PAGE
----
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Tuesday, April 3, 2018

Roncone's reconceived

I recently ran across a news story about Roncone's, the long-time Italian restaurant on Lyell Avenue, saying that after a change of ownership, they now serve pizza. I was particularly intrigued by this as Roncone's building still displays a sign for the old Veltre's bakery, which I posted about back in 2011. Veltre's made pizza, which in the early days they would sell at local bars, probably including Roncone's.

So a few weeks ago, when my wife and I had a chance for a "date night," we headed to Roncone's for dinner. On this Friday evening at around 7:30, it was quite busy and we were told that without reservations, we were looking at maybe a 40-minute wait. That's a bit beyond my usual tolerance for waiting time, but there was ample room at the bar, so I asked if we could eat there, which was no problem.
Pizza is such a recent addition to the menu that it wasn't yet on the printed menu.There is a separate pizza station, with sliced pies out, and the pizza ovens in back. The pizza menu is printed on a chalkboard above.
My wife an I shared a medium cheese pie, and some garlic knots. The pie had a thin-to-medium crust, with a well-formed, crisp but not brittle cornicione. The crust had an enjoyably bready flavor and a chewy but not tough texture. The underside was charred here and there, with some corn meal visible, some of it a little burnt or sooty. Individual slices passed the "fold test" - no drooping when held in one hand, folded.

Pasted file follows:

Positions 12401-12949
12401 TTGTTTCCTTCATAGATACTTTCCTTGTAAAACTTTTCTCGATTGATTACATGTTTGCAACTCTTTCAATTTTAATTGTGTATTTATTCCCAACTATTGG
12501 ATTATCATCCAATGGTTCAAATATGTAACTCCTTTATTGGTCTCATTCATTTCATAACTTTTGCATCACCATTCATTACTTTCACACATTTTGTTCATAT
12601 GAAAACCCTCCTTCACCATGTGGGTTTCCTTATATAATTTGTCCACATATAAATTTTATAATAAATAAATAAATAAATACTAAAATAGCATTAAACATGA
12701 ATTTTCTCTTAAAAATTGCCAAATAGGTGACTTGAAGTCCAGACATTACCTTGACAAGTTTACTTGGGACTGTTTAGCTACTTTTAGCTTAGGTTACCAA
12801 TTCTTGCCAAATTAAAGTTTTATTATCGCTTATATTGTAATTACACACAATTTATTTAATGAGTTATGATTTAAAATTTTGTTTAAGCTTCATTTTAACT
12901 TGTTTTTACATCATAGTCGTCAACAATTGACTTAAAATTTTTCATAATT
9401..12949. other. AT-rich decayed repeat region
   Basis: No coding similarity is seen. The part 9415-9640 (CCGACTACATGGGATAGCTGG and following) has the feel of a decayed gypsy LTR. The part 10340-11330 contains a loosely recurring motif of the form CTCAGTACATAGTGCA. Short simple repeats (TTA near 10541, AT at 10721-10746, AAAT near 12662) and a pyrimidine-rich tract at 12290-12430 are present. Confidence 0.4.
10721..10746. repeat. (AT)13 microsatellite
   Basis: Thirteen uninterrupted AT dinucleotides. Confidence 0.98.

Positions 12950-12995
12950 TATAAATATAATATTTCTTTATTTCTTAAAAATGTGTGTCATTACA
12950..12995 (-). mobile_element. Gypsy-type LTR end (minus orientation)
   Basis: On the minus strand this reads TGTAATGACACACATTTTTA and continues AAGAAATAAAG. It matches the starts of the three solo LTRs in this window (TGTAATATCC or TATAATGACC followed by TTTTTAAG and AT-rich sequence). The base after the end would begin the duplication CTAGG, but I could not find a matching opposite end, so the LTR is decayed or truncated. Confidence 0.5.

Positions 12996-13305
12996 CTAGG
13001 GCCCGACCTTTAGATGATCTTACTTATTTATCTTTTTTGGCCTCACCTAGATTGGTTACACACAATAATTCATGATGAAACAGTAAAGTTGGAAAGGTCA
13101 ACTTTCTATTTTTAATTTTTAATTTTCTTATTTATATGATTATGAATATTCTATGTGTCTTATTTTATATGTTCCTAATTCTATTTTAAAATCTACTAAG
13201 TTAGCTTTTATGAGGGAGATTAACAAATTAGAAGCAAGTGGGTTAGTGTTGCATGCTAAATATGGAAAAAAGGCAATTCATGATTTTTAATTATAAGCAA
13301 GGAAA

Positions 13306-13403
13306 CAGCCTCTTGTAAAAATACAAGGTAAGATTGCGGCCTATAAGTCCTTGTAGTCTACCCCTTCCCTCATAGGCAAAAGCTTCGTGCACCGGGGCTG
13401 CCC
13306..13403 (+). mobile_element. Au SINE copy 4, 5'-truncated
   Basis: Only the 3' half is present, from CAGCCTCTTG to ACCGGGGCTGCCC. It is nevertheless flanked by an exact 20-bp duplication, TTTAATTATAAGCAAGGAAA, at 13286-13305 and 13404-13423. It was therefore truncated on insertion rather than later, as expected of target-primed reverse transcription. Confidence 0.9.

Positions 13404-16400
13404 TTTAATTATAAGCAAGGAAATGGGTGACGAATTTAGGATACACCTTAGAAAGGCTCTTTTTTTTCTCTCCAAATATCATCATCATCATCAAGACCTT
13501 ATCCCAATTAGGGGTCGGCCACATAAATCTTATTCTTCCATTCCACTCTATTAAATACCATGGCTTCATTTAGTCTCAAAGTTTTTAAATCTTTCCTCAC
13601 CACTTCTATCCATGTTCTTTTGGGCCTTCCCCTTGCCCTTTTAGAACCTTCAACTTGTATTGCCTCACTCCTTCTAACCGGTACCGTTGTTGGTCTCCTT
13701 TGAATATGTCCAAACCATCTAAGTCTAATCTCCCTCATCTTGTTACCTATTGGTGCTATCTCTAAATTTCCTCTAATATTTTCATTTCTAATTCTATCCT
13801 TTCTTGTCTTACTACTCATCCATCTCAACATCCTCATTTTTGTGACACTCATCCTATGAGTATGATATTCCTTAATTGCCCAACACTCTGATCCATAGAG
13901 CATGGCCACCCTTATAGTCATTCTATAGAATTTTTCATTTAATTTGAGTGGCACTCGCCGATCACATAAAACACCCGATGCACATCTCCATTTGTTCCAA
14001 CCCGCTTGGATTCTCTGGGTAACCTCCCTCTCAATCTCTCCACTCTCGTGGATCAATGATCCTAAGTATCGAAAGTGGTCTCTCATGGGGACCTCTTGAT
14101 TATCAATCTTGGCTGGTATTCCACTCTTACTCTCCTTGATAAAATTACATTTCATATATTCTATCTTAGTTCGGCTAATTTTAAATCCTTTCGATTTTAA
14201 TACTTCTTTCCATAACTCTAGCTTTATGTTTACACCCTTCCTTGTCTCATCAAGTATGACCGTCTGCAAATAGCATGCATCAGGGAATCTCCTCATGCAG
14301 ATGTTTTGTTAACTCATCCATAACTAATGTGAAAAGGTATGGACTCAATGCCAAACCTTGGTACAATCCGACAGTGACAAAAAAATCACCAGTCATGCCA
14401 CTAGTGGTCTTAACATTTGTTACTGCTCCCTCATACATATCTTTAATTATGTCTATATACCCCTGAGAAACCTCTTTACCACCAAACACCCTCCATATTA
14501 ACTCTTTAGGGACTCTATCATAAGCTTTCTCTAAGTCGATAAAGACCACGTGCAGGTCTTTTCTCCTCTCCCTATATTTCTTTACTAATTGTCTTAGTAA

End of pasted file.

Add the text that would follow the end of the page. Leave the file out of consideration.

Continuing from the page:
The toppings were simple of course, but good. Sauce had a touch of tomatoey sweetness, and the slightly browned mozzarella was nice and stretchy but not gooey. My wife declared it the best pizza she'd ever had at a restaurant, which might sound like damning by faint praise, but I know what she meant. Restaurant pizza often disappoints. This did not.
A week or two later, I returned for lunch with a couple friends. This time I got a pepperoni slice and a tomato pie slice.
Before the Utican purists jump on me, I guess this was not a traditional tomato pie, in the sense that it had sausage and peppers, in addition to the usual bread crumbs and grated cheese, plus some shredded basil. If that makes it not a tomato pie, then let's just call it pan pizza, or Sicilian, or square pizza. By any name, it was good, with a crunchy underside and an open crumb. The toppings had soaked in on top a bit, but the crust was not soggy.
The pepperoni slice was marked by the same bready, crisp crust as my prior cheese pie, with meaty slices of pepperoni.
So two successful pizza visits, but I should give a nod to Roncone's other options. As before, they still have a wide variety of Italian-American foods to offer. You can see their menu on their website, as well as more information about the head chef, Jimmy, and their background. I'll also post some additional photos on my Facebook page.
On my dinner visit, I met and chatted very briefly with the pizzaiolo, Franco. With a name like Franco he had me half-sold on their pizza already.

Roncone's, 232 Lyell Ave., Rochester
(585) 458-3090

Tue. & Wed., 11 a.m. - 4 p.m., Thu. 11 a.m. - 8 p.m., Fri. & Sat. 11 a.m. - 9 p.m.

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